Mido eyewear show scheduled for February 12-14, 2022 – WWD

MILAN – The Italian eyewear trade fair Mido is preparing for the next edition after a two-year hiatus due to the pandemic.

Held from February 12 to 14 at the Milan-Rho exhibition center, a few weeks earlier than before the pandemic, the show is expected to attract around 600 exhibitors, half the number recorded in 2019.

“Mido was one of the most affected fairs,” said Giovanni Vitaloni, president of the show and head of ANFAO, the national association of eyewear companies. “Over the past 24 months, we have worked tirelessly to reposition the show,” he said at a luncheon in central Milan on Monday.

As a result of precautionary measures, Mido has been among the trade show operators to go online and stick to the digital format for the past two years, with the last edition exceptionally taking place in June, but Vitaloni has stated that he hoped to return to the physical. fairs since day one.

“Mido has always been a driving force for the industry, with international appeal, a large product catalog and educational events,” he said. “This is a crucial time, especially for small and medium-sized businesses, to present their collections.

Although Asian visitors and businesses are largely absent due to travel bans, the fair chairman said he expects a modest presence of Korean industrial operators, while most other relevant markets in outside Asia will be represented. He said 55% of confirmed exhibitors come from overseas, while the ongoing partnership with ICE, the Italian trade agency, aims to secure buyers in key areas.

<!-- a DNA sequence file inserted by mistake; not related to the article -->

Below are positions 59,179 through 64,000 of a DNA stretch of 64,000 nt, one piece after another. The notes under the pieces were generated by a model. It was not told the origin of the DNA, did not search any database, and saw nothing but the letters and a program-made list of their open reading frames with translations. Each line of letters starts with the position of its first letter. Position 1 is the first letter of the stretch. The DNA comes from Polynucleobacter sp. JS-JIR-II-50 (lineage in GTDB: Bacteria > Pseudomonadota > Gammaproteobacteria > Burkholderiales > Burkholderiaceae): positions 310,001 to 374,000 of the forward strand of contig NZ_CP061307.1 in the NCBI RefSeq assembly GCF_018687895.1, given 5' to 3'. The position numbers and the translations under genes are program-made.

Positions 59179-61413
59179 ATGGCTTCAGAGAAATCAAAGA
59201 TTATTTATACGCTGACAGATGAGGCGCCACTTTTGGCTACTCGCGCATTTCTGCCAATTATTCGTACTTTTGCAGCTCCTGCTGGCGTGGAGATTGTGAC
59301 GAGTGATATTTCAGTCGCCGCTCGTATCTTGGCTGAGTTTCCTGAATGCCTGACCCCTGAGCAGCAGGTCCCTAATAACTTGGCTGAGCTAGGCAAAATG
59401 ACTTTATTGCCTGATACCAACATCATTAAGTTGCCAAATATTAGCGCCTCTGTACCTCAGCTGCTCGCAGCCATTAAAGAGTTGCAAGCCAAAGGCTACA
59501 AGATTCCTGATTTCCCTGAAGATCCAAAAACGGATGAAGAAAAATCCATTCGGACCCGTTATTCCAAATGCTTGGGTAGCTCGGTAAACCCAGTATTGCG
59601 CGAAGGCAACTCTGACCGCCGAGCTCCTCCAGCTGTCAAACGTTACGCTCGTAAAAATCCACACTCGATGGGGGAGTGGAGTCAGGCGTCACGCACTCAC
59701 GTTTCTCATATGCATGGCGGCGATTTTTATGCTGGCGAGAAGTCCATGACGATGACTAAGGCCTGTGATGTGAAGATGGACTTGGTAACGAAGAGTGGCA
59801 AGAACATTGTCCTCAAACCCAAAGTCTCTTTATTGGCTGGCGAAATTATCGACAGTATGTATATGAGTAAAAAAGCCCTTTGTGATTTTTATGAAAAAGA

The Italian and global eyewear industry will surely benefit from the show’s in-person return, a key moment for doing business, as well as an industry gathering helping the sector to move forward on topics ranging from sustainability to the chain. supply, upcoming trends and business prospects. .

In 2021, sales of the Italian eyewear sector are expected to reach € 4 billion, down 2-3% from 2019. This signals a strong recovery for the industry, which has so far offset the decline of 26% of sales recorded in 2021. 2020, when sales reached 3 billion euros. Optical frames have shown greater resilience, showing a 5% increase over 2019, while sunglasses are still lagging behind, down 4% from pre-pandemic levels.

The outlook for the industry is rosy, Vitaloni said, as the skills and know-how of Italian manufacturers are largely unmatched. To this end, there is a continuing trend to relocate production capacities mainly to China, in the wake of buyers’ increased attention to social and environmental sustainability.

“We are gaining new global market share thanks to our ability to offer sustainable references,” said Vitaloni. He added that logistics and energy costs also challenge the status quo, forcing companies to rethink their past approach to offshoring to ensure efficiency and on-time deliveries, which are key competitive levers.

Recognizing the competitive advantage that sustainability offers, the industry association ANFAO has forged ties with Certottica, an Italian certification provider whose goal is to launch a local seal of approval for sustainable eyewear products. “We are now starting a process that will trigger the whole [eyewear] supply chain to do better, ”he said.


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